You enjoyed the technical aspects of it and enjoyed research.
You enjoyed the technical aspects of it and enjoyed research.However you really, (and unexpectedly) enjoyed communicating with people and solving their problems.-You or a close friend or relative had a serious illness.
It also works well for anyone struggling to describe how they initially became interested in medicine.
Remember you have to be fairly quick in getting the story across.
Secondly, this article is not going to go through the standard answers taught on courses and in textbooks which are generic, boring and heard so often at interview that we just switch off with boredom.
These include: An interest in people and science An interest in helping people A friend of mine interviews many, many candidates who who all say something along the following lines.
This is what will set you apart from the rest of the crowd of hopefuls. The sudden change of plan With this strategy you mention a certain well heeled career path (not medicine) that you had embarked upon or were planning to embark upon when suddenly your interest shifted to medicine due to one or more reasons.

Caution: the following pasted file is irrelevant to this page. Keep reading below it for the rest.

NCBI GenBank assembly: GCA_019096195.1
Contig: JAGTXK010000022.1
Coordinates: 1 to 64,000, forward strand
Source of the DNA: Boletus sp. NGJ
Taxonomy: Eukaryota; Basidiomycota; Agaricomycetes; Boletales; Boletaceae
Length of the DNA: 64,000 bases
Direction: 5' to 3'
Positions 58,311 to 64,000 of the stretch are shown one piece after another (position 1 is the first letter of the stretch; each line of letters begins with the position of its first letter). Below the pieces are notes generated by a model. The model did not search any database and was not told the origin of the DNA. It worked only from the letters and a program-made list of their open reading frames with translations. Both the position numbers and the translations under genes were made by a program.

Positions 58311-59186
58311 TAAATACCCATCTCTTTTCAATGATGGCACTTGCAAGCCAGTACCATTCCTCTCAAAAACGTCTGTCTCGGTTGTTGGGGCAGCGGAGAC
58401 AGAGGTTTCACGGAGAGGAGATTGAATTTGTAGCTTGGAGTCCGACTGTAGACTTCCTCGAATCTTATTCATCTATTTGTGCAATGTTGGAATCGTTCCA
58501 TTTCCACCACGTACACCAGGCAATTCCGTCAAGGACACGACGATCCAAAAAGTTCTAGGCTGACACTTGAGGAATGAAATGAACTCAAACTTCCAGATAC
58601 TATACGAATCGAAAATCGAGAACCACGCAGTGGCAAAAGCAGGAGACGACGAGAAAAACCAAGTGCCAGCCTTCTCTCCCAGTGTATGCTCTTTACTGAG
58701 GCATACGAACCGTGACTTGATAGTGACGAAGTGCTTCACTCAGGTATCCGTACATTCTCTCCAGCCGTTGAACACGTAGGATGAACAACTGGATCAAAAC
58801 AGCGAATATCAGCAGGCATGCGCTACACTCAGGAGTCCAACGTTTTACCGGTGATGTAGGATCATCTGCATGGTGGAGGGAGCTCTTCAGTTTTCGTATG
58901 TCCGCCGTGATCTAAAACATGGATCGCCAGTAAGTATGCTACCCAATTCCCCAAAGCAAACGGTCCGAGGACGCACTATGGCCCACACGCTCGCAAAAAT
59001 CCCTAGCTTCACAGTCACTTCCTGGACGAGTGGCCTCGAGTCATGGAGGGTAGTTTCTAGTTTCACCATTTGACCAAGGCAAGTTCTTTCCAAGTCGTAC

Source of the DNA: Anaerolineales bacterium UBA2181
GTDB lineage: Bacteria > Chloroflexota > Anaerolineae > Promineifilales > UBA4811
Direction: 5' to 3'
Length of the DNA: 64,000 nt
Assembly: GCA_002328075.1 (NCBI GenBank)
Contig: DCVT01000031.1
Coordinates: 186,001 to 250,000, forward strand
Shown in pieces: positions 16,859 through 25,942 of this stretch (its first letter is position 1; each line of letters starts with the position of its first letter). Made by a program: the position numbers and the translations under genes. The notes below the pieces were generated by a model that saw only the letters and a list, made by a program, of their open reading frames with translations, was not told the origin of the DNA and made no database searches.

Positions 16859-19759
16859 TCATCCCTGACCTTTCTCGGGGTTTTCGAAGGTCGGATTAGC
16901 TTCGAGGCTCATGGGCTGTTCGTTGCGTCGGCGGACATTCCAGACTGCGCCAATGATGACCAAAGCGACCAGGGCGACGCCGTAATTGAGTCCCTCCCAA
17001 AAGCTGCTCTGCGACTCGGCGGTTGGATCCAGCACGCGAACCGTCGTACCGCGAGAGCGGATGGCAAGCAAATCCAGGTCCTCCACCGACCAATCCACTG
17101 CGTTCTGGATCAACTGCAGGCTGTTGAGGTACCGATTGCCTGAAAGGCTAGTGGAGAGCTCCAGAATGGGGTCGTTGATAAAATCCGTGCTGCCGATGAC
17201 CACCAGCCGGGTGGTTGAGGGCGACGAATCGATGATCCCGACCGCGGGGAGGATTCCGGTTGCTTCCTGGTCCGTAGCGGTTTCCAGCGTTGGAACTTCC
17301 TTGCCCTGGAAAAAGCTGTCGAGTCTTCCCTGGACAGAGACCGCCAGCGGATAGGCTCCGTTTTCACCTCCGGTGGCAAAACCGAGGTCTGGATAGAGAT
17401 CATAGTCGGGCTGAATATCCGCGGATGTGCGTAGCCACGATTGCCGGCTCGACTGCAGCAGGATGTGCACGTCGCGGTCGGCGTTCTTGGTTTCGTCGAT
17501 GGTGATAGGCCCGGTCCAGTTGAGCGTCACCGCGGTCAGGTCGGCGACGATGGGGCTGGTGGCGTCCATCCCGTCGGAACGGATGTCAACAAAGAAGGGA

It will make it clear that you haven’t just ripped off someone elses answer or done a google search to see what other people are saying. This is an ideal strategy for graduates and other people with lots of excellent, but non-medical achievements on their CVs.This works best if you have lots of early work experience, and some evidence of an early interest in science or medicine that you can talk about.Start by describing the very first time you became interested in the work of doctors: -You had a doctor in the family who inspired you.You can then go on to briefly mention your ambitions after you get a place to study medicine.The more factors you can put into your very early spark story the more realistic it sounds and the more opportunities you must have had to think about your decision.Furthermore you were very good at this and began to realise that a career in medicine would allow you to focus more on this aspect of healthcare, as well as equip you with better tools and skills to help patients.Then go onto how your work experience confirmed all of the above, always giving concrete examples of course, and you’re done!It is something you must tackle in the opening line of your personal statement.It’s also a question that is answered badly by 90% of candidates.The exact reason WHY you want to do medicine is personal and probably unique to you.This article can’t tell you what that reason is, but it should help you answer the question in a convincing manner.